I read that an LED (primarily emits light) can also be used as a photodiode (primarily detects light). Is this true in reverse? I mean, can a photodiode also emit light?

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    \$\begingroup\$ Give it enough power and yes, it will (briefly) emit light... and smoke... and noise ;) \$\endgroup\$
    – Majenko
    Oct 14, 2014 at 12:49

2 Answers 2


Yes it can, and does. Any recombination of the carriers (electron and holes) which happens all the time will emit light with an energy level corresponding to the bandgap, 1.12 eV (minus just a little bit) ~ 1 um for Silicon. Although, it must be noted that this is a very inefficient process. It is not used directly because of that but is used in some diagnostic tools.

  • \$\begingroup\$ Do I only need to connect it in reverse? \$\endgroup\$
    – Kozuch
    Oct 14, 2014 at 13:15
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    \$\begingroup\$ Oops, a typical PIN silicon photodiode will not emit light. It's an indirect band gap material. Now a GaAs photodiode may... I've never used one and don't know for sure. \$\endgroup\$ Oct 14, 2014 at 13:50
  • \$\begingroup\$ @GeorgeHerold That is flat out wrong, it IS a very inefficient process, it needs to involve k-space (phonons) to emit but it will emit nevertheless. Surface effects, traps and defects all will emphasize the process. If you were right then some very key diagnostic equipment wouldn't work. \$\endgroup\$ Oct 14, 2014 at 14:36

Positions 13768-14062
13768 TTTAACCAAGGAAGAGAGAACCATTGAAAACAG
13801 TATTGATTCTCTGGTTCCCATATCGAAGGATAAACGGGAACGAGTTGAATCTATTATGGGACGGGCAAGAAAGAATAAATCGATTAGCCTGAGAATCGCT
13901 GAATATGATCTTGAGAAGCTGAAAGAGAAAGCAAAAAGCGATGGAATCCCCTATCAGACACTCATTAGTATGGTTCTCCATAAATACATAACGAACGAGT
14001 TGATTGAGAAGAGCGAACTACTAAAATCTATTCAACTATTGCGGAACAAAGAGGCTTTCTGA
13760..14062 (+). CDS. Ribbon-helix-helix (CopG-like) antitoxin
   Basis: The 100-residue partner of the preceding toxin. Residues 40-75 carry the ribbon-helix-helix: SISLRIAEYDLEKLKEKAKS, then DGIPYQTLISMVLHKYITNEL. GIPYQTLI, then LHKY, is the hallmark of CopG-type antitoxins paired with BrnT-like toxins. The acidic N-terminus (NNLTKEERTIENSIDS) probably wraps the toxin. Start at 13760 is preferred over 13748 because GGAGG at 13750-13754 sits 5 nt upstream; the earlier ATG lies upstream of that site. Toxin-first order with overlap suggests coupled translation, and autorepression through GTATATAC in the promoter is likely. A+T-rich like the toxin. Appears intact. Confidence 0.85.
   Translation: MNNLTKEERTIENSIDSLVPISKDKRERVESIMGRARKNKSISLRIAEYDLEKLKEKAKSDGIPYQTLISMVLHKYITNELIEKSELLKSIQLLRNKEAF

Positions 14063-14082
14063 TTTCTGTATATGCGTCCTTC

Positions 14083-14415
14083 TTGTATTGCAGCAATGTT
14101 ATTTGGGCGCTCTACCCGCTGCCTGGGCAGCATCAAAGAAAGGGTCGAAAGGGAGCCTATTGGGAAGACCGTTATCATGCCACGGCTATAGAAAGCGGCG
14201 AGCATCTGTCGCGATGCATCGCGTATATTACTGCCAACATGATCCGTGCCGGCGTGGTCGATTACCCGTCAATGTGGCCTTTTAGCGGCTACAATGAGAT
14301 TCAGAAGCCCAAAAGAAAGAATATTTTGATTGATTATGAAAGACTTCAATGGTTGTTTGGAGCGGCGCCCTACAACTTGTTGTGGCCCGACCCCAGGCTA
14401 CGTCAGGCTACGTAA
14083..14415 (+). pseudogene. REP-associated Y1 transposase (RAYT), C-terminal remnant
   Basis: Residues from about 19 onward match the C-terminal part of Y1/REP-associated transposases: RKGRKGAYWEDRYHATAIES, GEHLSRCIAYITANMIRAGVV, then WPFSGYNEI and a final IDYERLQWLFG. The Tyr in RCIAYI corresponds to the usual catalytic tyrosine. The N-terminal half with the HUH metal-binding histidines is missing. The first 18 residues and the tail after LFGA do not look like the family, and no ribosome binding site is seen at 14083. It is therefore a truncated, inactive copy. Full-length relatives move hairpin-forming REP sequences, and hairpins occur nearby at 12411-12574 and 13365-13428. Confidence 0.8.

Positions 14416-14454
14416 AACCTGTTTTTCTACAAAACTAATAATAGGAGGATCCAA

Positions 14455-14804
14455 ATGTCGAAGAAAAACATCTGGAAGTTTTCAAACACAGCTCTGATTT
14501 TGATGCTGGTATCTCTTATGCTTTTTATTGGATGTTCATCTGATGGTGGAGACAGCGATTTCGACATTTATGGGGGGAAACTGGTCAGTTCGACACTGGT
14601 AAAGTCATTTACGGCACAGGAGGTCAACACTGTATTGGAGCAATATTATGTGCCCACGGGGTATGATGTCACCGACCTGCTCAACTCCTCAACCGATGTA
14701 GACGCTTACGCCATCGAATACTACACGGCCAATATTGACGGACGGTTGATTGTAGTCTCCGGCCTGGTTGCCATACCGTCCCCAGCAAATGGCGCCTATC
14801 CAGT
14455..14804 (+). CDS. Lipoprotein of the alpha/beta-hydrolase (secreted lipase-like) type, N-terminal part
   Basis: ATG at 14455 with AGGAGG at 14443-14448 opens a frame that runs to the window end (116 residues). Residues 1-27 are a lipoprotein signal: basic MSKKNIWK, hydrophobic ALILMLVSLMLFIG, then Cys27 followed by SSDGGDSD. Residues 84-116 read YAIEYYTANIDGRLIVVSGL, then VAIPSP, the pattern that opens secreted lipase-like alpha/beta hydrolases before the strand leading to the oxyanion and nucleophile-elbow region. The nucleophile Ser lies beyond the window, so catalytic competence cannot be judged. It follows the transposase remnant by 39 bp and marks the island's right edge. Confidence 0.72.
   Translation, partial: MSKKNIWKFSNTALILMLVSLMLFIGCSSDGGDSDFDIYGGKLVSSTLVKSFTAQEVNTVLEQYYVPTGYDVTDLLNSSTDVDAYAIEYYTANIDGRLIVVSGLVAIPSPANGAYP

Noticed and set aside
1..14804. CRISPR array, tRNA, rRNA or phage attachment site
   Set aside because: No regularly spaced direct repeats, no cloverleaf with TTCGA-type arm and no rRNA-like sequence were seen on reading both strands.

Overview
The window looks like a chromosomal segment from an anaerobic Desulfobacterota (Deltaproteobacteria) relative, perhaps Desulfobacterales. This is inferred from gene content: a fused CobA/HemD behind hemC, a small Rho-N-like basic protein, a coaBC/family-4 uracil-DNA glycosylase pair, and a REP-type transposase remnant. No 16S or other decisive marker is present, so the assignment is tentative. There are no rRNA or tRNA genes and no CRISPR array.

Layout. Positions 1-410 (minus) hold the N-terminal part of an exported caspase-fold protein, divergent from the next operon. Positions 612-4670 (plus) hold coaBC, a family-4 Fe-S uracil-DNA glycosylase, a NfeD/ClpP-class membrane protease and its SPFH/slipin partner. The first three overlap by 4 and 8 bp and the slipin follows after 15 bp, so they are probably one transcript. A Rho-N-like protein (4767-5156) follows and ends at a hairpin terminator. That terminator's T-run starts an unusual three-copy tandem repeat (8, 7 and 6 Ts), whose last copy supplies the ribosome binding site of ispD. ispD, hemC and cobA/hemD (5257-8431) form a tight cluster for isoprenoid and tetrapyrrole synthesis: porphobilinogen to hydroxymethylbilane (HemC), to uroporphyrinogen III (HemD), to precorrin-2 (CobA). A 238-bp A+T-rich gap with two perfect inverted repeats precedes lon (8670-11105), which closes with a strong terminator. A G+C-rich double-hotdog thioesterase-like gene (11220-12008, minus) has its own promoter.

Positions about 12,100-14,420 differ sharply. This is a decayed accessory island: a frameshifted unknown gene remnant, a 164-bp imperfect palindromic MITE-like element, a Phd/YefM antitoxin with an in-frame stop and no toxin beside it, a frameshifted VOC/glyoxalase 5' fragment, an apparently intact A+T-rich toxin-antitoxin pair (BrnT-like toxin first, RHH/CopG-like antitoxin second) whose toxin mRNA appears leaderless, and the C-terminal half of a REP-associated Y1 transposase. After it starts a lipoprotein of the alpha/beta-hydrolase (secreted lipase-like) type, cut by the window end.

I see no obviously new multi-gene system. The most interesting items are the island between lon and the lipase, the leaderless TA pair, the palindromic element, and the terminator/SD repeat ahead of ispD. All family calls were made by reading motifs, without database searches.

• \$\begingroup\$ @Kozuch the recombination rate will increase if forward biased. Keep in mind that since the emission is essentially at energy of the bandgap, you can't use Si to detect this. Probably InGaAs would be your best choice. \$\endgroup\$ Oct 14, 2014 at 14:38
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    \$\begingroup\$ @placeholder, I pulled Pankove ("optical processes in Semi's") off the shelf. He lists the intrinsic radiative recombination time for some semi's. Si is 4.6 hours... typical numbers are in the microsecond range. GaAs is not listed. \$\endgroup\$ Oct 14, 2014 at 15:32

A direct bandgap photodiode can certainly emit light, and the amount of light can be modulated by loading it differently.

Shine light above the bandgap energy on a III-V junction and you will make carriers. If you have left the leads unconnected rather than reverse-biased it, then those carriers may spend enough time near each other so that a significant fraction will recombine with each other, rather than at non-radiative sites such as defects and dopants.

In effect, photodiodes will "fluoresce" at the bandgap energy. Short it or reverse bias it, and you can collect more of those e-h pairs and the glow (during illumination) will be reduced.

It doesn't really matter if you create e-h pairs electrically or photonically, once they are there, a fraction will undergo radiative recombination.

See for example the answer(s) to Do III-V based photovoltaics “glow” (photo-luminesce) when illuminated but not loaded?


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